After decades of delays and false starts, NASA is finally returning to the Moon. The world is eagerly awaiting the launch of Artemis I, the first demonstration flight of both the Space Launch System and Orion Multi-Purpose Crew Vehicle, which combined will send humans out of low Earth orbit for the first time since 1972. But it’s delayed.
While the first official Artemis mission is naturally getting all the attention, the space agency plans to do more than put a new set of boots on the surface — their long-term goals include the “Lunar Gateway” space station that will be the rallying point for the sustained exploration of our nearest celestial neighbor.
Launched aboard an Electron rocket in June, the large CubeSat will hopefully become the first spacecraft to ever enter into a NRHO. By positioning itself in such a way that the gravity from Earth and the Moon influence it equally, maintaining its orbit should require only periodic position corrections. This would not only lower the maintenance burden of adjusting the Lunar Gateway’s orbit, but reduce the station’s propellant requirement.
CAPSTONE is also set to test out an experimental navigation system that uses the Lunar Reconnaissance Orbiter (LRO) as a reference point instead of ground-based stations. In a future where spacecraft are regularly buzzing around the Moon, it will be important to establish a navigation system that doesn’t rely on Earthly input to operate.
So despite costing a relatively meager $30 million and only being about as large as a microwave oven, CAPSTONE is a very important mission for NASA’s grand lunar aspirations. Unfortunately, things haven’t gone quite to plan so far. Trouble started just days after liftoff, and as of this writing, the outcome of the mission is still very much in jeopardy.
In the “old” days, people were used to the idea that radio communication isn’t always perfect. AM radio had cracks and pops and if you had to make a call with a radiophone, you expected it to be unreliable and maybe even impossible at a given time. Modern technology, satellites, and a host of other things have changed and now radio is usually super reliable and high-fidelity. Usually. However, a magnitude 7.9 solar flare this week reminded radio users in Africa and the Middle East that radio isn’t always going to get through. At least for about an hour.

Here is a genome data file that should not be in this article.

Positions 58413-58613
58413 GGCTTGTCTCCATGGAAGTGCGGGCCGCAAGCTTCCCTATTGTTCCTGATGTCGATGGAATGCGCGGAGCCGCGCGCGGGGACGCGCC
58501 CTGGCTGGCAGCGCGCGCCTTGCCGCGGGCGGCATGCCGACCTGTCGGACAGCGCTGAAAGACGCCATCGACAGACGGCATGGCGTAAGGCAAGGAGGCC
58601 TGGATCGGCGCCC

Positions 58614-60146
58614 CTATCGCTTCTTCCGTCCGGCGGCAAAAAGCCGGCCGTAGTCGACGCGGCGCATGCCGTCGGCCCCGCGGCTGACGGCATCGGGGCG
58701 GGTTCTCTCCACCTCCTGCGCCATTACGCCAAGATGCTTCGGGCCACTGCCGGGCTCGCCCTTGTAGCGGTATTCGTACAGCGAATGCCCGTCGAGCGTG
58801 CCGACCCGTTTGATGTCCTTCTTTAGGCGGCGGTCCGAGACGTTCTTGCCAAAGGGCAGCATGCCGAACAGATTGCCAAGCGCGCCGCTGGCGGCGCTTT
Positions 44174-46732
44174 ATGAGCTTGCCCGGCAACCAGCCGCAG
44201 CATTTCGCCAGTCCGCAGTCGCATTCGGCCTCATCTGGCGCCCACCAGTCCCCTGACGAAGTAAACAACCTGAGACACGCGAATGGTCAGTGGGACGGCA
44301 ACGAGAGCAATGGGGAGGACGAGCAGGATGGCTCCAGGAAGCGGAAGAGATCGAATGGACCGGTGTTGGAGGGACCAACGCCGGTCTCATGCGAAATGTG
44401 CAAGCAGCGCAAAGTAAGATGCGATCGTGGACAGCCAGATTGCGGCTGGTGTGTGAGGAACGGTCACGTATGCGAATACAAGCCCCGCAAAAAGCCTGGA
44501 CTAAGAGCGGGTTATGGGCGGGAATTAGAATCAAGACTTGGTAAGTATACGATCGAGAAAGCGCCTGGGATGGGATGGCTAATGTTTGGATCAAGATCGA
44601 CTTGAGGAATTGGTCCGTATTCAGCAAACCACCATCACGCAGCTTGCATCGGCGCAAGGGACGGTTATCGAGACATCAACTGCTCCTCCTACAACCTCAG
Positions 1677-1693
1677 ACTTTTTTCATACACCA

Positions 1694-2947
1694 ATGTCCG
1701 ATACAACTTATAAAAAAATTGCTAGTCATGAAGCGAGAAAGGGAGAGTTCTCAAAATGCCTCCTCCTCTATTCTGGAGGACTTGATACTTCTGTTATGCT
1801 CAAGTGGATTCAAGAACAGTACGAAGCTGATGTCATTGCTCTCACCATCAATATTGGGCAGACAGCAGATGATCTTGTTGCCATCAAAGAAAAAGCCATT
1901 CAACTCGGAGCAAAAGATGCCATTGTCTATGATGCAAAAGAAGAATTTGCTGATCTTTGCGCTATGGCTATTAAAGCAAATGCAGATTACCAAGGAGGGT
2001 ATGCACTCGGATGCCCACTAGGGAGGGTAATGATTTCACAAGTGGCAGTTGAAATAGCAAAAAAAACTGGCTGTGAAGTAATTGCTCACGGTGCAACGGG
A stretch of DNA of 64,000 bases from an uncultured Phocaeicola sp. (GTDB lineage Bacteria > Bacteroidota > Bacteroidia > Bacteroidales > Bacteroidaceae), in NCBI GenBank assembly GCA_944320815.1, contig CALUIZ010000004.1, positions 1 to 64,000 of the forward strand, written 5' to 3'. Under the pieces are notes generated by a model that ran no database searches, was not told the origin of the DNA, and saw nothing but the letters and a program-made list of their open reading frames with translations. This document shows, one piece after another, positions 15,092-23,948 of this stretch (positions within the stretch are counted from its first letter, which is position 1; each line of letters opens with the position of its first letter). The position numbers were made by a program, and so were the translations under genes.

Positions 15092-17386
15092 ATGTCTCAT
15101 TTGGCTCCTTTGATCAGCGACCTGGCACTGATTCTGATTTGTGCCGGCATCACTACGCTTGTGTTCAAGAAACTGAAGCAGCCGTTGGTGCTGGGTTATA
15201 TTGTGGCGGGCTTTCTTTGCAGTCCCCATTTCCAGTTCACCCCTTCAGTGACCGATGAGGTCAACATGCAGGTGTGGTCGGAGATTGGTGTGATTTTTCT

It happened at around 10 AM GMT when that part of the world was facing the sun. Apparently, a coronal mass ejection accompanied the flare, so more electromagnetic disruption may be on its way.
The culprit seems to be an unusually active sunspot which is expected to die down soon. Interestingly, there is also a coronal hole in the sun where the solar wind blows at a higher than usual rate. Want to keep abreast of the solar weather? There’s a website for that.
But while the rocket itself was lost, the New Shepard’s automated abort systems were able to push the capsule H. G. Wells away from the fireball, saving the dozens of scientific experiments which had been loaded onto the un-crewed vehicle. While there’s been no public word yet on the condition of these experiments, it’s reasonable to assume that at least some portion of them can be re-flown in the future — a fact that will likely come as a great relief to the researchers who designed them. It will be interesting to see who picks up the tab for the do-over flight; while launch insurance is a must-have for billion dollar satellites, it seems unlikely these small suborbital experiments would have been covered under a similar policy.